Corzine Explains His Last-Minute Opposition to Congestion Pricing

Just days before the deadline to get federal funding for congestion pricing, New Jersey Governor Jon Corzine suddenly came out loudly in opposition to the plan.

This morning, WNYC’s Soterios Johnson asked Corzine if he had discussed congestion pricing with Michael Bloomberg before that time, and what led him to vocally oppose it so shortly before the deadline.

“We had long discussions with many people in the administration,” Corzine said. “And I with the mayor himself, and had no conceptual difference of view with regard to congestion pricing. In fact, New Jersey drivers today are paying that $8 price to come across the George Washington Bridge or come through the tunnels. We had, I thought, an agreement that there wouldn’t be any increase in congestion pricing beyond the $8, or, it would be offset by what we were already paying.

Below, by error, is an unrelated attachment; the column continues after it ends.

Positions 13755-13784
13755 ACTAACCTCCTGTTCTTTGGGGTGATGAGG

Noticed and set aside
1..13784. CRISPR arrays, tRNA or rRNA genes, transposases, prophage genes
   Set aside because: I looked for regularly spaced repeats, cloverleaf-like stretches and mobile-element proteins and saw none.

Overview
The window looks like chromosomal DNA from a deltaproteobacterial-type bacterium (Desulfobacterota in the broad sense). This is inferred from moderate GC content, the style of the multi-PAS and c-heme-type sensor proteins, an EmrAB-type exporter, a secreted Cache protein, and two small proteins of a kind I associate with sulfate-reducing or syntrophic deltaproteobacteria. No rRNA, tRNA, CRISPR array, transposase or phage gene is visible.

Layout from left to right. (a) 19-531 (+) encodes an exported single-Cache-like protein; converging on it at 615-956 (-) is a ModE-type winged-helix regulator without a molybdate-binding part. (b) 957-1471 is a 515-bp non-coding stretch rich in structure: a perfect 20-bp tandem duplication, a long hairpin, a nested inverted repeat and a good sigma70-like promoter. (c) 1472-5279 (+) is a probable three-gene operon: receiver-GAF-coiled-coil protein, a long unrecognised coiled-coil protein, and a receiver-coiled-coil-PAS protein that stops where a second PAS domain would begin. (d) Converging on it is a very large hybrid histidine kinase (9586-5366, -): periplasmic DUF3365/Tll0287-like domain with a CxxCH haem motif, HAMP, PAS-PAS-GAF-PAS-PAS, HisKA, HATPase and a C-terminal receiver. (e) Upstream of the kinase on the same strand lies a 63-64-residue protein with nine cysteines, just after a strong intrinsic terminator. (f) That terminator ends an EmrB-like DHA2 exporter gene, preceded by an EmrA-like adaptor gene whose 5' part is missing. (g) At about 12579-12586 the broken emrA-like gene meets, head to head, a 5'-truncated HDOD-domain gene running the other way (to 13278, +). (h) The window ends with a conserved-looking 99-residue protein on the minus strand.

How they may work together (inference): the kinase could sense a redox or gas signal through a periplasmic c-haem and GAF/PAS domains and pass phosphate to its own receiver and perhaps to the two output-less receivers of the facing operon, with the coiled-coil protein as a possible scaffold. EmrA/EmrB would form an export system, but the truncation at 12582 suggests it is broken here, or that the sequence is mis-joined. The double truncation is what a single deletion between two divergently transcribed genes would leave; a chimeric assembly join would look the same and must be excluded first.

“At the last minute, there was a surcharge,” Corzine added, referring to the $1 billion that the Port Authority of New York and New Jersey would have been required to pay in order to offset the cost of discounting congestion pricing for New Jersey drivers, who already pay tolls.

“Unless there was a change in the capital plans of the Port Authority, it just wasn’t acceptable. Not the concept of congestion pricing, that’s really a decision that New Yorkers have to make. And I can understand why they want to improve the environmental quality of the air, and that’s fine.

“But when you’re going to discriminate against New Jersey drivers—as I said, we’re already paying $8, our people are paying congestion prices. It didn’t seem to be fair. And that was a last-minute change.”

Corzine Explains His Last-Minute Opposition to Congestion Pricing